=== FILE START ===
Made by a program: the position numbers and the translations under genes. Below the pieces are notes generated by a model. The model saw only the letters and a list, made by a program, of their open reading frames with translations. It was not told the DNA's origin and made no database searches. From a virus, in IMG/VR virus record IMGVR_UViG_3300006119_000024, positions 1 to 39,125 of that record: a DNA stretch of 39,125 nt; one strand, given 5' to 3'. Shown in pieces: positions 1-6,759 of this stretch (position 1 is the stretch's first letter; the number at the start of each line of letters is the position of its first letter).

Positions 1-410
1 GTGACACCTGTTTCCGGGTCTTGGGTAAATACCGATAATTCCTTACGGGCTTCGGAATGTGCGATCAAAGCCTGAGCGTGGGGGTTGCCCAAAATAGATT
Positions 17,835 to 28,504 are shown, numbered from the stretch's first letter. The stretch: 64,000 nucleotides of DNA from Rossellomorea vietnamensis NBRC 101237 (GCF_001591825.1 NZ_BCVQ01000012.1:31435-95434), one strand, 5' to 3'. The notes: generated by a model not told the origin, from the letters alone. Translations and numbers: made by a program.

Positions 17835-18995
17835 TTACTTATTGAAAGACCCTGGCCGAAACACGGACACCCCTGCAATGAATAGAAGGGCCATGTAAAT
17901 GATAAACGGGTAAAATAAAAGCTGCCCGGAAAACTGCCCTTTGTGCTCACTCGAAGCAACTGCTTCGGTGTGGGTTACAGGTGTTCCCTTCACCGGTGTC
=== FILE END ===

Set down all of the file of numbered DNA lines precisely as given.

Made by a program: the position numbers and the translations under genes. Below the pieces are notes generated by a model. The model saw only the letters and a list, made by a program, of their open reading frames with translations. It was not told the DNA's origin and made no database searches. From a virus, in IMG/VR virus record IMGVR_UViG_3300006119_000024, positions 1 to 39,125 of that record: a DNA stretch of 39,125 nt; one strand, given 5' to 3'. Shown in pieces: positions 1-6,759 of this stretch (position 1 is the stretch's first letter; the number at the start of each line of letters is the position of its first letter).

Positions 1-410
1 GTGACACCTGTTTCCGGGTCTTGGGTAAATACCGATAATTCCTTACGGGCTTCGGAATGTGCGATCAAAGCCTGAGCGTGGGGGTTGCCCAAAATAGATT
Positions 17,835 to 28,504 are shown, numbered from the stretch's first letter. The stretch: 64,000 nucleotides of DNA from Rossellomorea vietnamensis NBRC 101237 (GCF_001591825.1 NZ_BCVQ01000012.1:31435-95434), one strand, 5' to 3'. The notes: generated by a model not told the origin, from the letters alone. Translations and numbers: made by a program.

Positions 17835-18995
17835 TTACTTATTGAAAGACCCTGGCCGAAACACGGACACCCCTGCAATGAATAGAAGGGCCATGTAAAT
17901 GATAAACGGGTAAAATAAAAGCTGCCCGGAAAACTGCCCTTTGTGCTCACTCGAAGCAACTGCTTCGGTGTGGGTTACAGGTGTTCCCTTCACCGGTGTC